Jury Finds County of Orange Shares Liability in Crosswalk Death, Awards $7.4 Million

October 20, 2014

Last updated on November 17, 2023

A jury on Friday October 17, 2014 awarded over $7.4 million to a mother who was seriously injured and whose 3-year old daughter was killed in a 2012 pedestrian accident in an Orange County school crosswalk.  The jury found the driver, Carlos Parra, 20, negligent in the accident, but also found the County of Orange shared 20% of the liability because of the dangerous condition of the crosswalk.  The plaintiff was represented at trial by Richard E. Donahoo and Judith Camilleri of Donahoo & Associates, PC.

The accident occurred at dusk on February 8, 2012 when Lady Hernandez was crossing Gilbert Street in Anaheim at Guinida Lane, with her daughter Miranda Palacios, age 3, in a stroller.   Gilbert Street, located in an unincorporated County area in Anaheim, is adjacent to Salk Elementary School and Magnolia High School.  Carlos Parra, a student heading to night class at Everest College, was traveling northbound on Gilbert Street and failed to yield for the pedestrian, striking mother and daughter.  Parra failed to stop and was later arrested for alleged hit-and-run and is awaiting trial on the criminal charges.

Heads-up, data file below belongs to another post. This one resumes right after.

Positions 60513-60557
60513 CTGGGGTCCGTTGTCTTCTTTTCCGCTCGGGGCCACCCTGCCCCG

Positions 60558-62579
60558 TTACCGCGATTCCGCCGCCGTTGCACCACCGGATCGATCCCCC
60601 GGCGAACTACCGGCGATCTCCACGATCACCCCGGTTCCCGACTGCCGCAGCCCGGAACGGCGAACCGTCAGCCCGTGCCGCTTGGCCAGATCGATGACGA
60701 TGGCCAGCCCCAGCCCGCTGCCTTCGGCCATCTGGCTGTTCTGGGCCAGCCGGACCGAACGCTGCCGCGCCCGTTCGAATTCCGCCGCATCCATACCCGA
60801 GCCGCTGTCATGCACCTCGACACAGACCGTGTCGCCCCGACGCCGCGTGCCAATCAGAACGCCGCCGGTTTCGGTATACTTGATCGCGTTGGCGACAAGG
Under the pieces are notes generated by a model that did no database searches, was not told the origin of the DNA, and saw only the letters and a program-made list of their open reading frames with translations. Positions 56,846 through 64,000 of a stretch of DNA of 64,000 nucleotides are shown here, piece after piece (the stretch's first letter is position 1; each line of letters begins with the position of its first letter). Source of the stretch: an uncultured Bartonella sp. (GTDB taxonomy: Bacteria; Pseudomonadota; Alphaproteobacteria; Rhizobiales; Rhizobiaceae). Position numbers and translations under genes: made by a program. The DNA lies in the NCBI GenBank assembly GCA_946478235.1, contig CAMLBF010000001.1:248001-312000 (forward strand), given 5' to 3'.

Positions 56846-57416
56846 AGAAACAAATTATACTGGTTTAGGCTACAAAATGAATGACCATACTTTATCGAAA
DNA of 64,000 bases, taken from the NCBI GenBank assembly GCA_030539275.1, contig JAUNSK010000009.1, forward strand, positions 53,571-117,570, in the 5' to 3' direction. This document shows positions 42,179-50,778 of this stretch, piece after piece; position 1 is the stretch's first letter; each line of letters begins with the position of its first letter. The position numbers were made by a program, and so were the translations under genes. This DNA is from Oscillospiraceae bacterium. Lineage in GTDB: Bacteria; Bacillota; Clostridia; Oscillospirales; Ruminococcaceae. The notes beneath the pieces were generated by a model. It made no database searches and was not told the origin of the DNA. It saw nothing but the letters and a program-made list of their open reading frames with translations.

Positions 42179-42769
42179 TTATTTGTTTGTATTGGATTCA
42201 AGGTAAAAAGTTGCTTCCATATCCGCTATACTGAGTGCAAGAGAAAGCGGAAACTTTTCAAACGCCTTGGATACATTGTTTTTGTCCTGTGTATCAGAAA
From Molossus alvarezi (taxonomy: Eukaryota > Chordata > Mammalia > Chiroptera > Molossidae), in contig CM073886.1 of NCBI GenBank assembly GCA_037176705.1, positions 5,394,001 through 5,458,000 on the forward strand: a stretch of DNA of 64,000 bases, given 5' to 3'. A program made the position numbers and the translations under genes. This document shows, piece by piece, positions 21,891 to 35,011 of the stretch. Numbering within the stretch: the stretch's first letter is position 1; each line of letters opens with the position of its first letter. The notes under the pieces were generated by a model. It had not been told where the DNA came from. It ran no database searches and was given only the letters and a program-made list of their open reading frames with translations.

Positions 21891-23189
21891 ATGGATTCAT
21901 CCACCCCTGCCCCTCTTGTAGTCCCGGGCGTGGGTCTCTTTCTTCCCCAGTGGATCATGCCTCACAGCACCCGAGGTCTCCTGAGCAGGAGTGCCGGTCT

The jury found Mr. Parra 75% liable and the County 20% liable.  The remaining 5% of responsibility was assessed against Ms. Hernandez for comparative fault.

“Because of the jury’s verdict, Ms. Hernandez will now be able to get the long term care and treatment that she needs,” said Richard E. Donahoo, attorney for Lady Hernandez.  “The jury closely examined the conditions at this school crossing and agreed that the County shared responsibility.   The crossing was not properly signed or marked and the jury found the dangerous condition was a substantial factor in the collision.”

Expert testimony established that speed was not a factor, according to Donahoo.  Parra testified he failed to see the pedestrian or the crosswalk in the darkened conditions.  Experts agreed the evidence was that Parra did not see the pedestrian.

Immediately following the accident, the County made major improvements to the intersection.   The County re-paved the intersection, re-painted the crosswalk, installed additional street lighting, installed warning signs and an in-pavement flashing system.

“We were pleased to see the County take these steps to improve the crossing, but they should have been done sooner,” said Donahoo.  “This school crossing across this busy roadway needed these enhancements years ago.”

The County will likely be responsible for approximately $3 million of the expected judgment, according to Donahoo.

The County was represented by Daniel R. Sullivan and Brian Williams of Sullivan, Ballogg & Williams, LLP.

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